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So, Japan has affected you (a lot) already.

My teacher does not speak any English, so instead of long critical talks I have back in Amsterdam, here it’s just silence for hours. When I have a problem, I raise my hand and he comes to me and shows me how. No words, just movement. It’s magical. I am not very familiar with many ceramists in SK/CZ, as I left to Amsterdam right after I finished high school back in Bratislava. I can see the art scene in there growing a lot and surprising me every time I return back. Although for me [moving to the Netherlands] wasn’t particularly about studying art somewhere abroad, but about studying in a foreign country in general. My goal was to go beyond what I was taught back in high school and maybe come back to beliefs I had as a child. I was lucky to find an academy that supports me in all these ideals I have created over years and works with me as an individual.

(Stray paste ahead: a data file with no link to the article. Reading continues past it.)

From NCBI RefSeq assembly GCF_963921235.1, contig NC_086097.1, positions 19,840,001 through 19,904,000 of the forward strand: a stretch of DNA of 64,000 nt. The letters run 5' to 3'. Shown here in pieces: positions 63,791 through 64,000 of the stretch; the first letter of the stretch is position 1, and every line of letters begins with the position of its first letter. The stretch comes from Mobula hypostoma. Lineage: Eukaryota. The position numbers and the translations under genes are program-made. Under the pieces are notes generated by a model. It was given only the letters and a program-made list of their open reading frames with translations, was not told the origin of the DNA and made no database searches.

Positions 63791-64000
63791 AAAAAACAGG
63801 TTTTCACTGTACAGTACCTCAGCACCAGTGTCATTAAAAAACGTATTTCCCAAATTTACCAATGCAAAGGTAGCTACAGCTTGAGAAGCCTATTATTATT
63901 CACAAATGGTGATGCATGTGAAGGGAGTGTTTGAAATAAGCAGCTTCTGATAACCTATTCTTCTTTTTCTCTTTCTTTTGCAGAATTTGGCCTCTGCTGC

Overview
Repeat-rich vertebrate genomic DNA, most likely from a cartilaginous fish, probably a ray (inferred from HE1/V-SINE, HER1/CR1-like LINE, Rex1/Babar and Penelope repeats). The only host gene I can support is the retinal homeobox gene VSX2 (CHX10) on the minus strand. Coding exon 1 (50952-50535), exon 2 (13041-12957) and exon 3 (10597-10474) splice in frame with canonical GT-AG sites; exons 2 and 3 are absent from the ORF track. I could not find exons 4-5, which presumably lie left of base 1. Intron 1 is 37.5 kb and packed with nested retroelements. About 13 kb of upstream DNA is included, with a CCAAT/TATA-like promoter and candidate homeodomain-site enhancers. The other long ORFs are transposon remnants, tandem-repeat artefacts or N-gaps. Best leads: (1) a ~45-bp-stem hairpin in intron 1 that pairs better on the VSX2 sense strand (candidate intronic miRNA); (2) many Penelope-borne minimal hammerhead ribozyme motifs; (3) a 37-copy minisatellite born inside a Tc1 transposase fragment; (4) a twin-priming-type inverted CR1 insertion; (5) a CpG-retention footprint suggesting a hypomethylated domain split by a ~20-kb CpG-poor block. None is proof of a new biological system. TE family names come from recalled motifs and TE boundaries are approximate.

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What are you working on now? Is there any special project ahead of you?

Clearly I am overcoming some changes now and I feel that this getaway to Japan was much needed. I like to think of working on myself as the main project. Every day I get some answers and eventually the art comes out of it. I have definitely slowed down even more, but haven’t stopped working. I live in a bamboo forest, so I keep on collecting what lies around me and transforming it into something else or just letting it be the way it is. I am also trying out paper making and constantly writing texts and notes. I don’t feel any pressure of “finishing something” and that gives me a freedom I don’t have back in Amsterdam. I keep on absorbing and taking things in, so something will definitely come out sooner than I think. For now I am grateful for what each day brings to me.

 

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Natalia Blahova: Instagram
Interview: Bajza Dolezalova
Text: Anna Wim